The Value of First Trimester Nuchal Translucency Measurements in Changing Risks for Down Syndrome.
OBJECTIVE: To determine how first-trimester screening of nuchal translucency (NT) affects a priori and ultrasound-adjusted Down syndrome (DS) risks.
STUDY DESIGN: Data were collected from May 1999 through April 2000 for referral of first-trimester NT assessment. Using the Fetal Medicine Foundation First-Trimester Screening Program, adjusted DS risks were calculated utilizing a priori age-related risks, crown-rump length (CRL), and NT. For this analysis, twins were excluded. Odds ratio (OR) with 95% confidence interval (95% CI) was used to compare a priori and ultrasound-adjusted risks by NT.
RESULTS: A total of 544 ultrasounds were performed during the study period. The mean and standard deviation (SD) age of patients screened was 29 (7.0) years old; 155 (28.5%) were 35 and older. The mean (SD) gestational age by last menstrual period was 12.1 (1.3) weeks and by CRL 12.0 (1.6) weeks. Based on a priori risks, 153 (28.1%) had a DS risk greater than 1:300. After ultrasound, 37 (6.8%) had DS risks greater than 1:300 (OR = 0.2, 95% CI = 0.1-0.3). In only those women who had an a priori DS risk greater than 1:300, 140 (84%) reduced their risk to less than 1:300. Also, of the 21 women who had an a priori and ultrasound-adjusted risk greater than 1:300 for DS, 13 (62%) also decreased their risk but not to less than 1:300.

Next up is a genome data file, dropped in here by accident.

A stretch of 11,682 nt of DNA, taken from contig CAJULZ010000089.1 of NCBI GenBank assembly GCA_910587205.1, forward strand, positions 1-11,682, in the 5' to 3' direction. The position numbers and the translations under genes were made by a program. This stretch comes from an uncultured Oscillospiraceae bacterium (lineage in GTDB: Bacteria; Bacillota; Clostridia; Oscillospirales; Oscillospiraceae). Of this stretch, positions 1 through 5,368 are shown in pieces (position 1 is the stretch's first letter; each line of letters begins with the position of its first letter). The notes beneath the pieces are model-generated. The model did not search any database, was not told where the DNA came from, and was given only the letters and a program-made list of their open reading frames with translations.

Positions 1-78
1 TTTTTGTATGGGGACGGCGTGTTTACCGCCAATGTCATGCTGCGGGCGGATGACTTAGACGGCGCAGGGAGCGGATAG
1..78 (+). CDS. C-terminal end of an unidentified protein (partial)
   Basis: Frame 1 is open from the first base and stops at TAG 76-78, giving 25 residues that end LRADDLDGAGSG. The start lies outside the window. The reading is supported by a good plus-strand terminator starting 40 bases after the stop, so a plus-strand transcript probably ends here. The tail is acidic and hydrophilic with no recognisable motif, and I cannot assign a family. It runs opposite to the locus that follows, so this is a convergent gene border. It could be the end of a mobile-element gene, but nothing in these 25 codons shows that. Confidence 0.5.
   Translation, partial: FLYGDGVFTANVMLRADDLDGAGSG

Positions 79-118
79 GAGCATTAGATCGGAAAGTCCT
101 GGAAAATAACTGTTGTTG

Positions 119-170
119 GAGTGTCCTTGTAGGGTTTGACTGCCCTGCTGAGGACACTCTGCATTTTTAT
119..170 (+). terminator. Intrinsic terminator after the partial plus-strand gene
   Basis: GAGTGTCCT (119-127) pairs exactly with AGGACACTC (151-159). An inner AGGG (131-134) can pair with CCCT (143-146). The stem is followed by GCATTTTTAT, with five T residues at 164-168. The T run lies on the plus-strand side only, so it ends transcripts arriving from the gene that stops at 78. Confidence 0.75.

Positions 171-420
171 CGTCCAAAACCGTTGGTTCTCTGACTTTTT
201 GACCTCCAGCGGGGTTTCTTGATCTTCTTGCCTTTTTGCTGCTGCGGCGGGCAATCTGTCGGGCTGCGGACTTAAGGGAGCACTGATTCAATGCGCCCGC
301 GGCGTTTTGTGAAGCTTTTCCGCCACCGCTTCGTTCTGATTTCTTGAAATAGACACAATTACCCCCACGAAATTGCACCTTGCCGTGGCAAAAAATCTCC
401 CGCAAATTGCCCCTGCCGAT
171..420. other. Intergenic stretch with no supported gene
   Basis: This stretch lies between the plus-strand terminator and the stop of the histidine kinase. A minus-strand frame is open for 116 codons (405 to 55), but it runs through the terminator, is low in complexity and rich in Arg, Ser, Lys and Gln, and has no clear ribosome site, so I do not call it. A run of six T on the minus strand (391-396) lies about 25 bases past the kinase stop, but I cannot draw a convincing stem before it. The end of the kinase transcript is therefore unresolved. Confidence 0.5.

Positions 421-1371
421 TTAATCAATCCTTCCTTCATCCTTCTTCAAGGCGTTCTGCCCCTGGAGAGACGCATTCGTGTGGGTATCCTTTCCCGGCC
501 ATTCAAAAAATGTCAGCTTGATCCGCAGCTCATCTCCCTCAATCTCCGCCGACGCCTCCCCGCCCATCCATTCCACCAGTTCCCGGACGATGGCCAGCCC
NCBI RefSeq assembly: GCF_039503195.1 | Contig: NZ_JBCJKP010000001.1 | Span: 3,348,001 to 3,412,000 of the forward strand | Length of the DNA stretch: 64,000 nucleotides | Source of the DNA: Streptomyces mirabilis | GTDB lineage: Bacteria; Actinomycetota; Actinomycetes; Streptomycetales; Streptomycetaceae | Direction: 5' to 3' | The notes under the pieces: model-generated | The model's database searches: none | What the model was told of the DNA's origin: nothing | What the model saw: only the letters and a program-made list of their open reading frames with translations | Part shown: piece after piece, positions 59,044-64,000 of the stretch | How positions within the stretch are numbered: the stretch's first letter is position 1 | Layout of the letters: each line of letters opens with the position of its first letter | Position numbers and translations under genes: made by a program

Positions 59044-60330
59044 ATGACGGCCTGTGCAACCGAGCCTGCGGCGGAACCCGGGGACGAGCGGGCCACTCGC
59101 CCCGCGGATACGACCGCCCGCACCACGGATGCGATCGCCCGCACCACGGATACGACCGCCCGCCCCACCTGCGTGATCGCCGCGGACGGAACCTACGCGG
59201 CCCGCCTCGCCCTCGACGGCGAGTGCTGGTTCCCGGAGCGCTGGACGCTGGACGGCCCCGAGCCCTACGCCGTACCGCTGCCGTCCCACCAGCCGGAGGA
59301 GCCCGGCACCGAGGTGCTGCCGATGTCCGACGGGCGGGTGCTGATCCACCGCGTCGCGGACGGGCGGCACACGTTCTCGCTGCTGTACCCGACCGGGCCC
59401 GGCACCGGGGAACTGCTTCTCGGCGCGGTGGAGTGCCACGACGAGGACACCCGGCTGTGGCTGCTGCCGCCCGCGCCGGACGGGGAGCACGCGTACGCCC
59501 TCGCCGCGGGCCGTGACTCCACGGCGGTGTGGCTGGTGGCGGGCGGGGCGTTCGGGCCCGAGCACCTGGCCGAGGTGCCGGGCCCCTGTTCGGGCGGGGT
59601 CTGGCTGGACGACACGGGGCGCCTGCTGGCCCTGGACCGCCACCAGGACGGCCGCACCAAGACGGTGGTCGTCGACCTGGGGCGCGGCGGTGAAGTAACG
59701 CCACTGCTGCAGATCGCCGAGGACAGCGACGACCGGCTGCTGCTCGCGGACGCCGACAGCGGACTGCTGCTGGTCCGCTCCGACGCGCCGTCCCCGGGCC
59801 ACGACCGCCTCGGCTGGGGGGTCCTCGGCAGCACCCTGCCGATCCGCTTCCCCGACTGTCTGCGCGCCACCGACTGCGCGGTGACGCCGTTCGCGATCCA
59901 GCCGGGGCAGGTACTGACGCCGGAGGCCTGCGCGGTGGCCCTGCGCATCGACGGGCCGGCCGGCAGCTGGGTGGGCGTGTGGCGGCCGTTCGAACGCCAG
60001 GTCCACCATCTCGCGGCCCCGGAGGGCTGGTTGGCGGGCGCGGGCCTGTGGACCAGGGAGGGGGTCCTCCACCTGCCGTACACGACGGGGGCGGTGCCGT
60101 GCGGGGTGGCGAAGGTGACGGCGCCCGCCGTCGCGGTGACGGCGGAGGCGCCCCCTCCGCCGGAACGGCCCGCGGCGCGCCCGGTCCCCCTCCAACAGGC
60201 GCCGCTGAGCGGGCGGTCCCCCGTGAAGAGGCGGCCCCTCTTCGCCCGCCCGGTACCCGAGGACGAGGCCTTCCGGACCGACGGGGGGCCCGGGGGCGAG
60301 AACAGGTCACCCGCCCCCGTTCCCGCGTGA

CONCLUSION: There is a significant number of women who have their DS risks adjusted favorably to less than 1:300 by NT screening. Even for those women who are at high risk for DS, the vast majority had their DS risks reduced by NT screening.
Published In/Presented At
Fisher, A. J., Guzman, E. R., Smulian, J. C., Waldron, R. Vintzileos, A. M. (2000, February). The Value of First Trimester Nuchal Translucency Measurements in Changing Risks for Down Syndrome. Poster Presented at: The 21st Annual Meeting of the Society for Maternal-Fetal Medicine. Reno, Nevada.
Obstetrics and Gynecology
Department of Obstetrics and Gynecology, Department of Obstetrics and Gynecology Faculty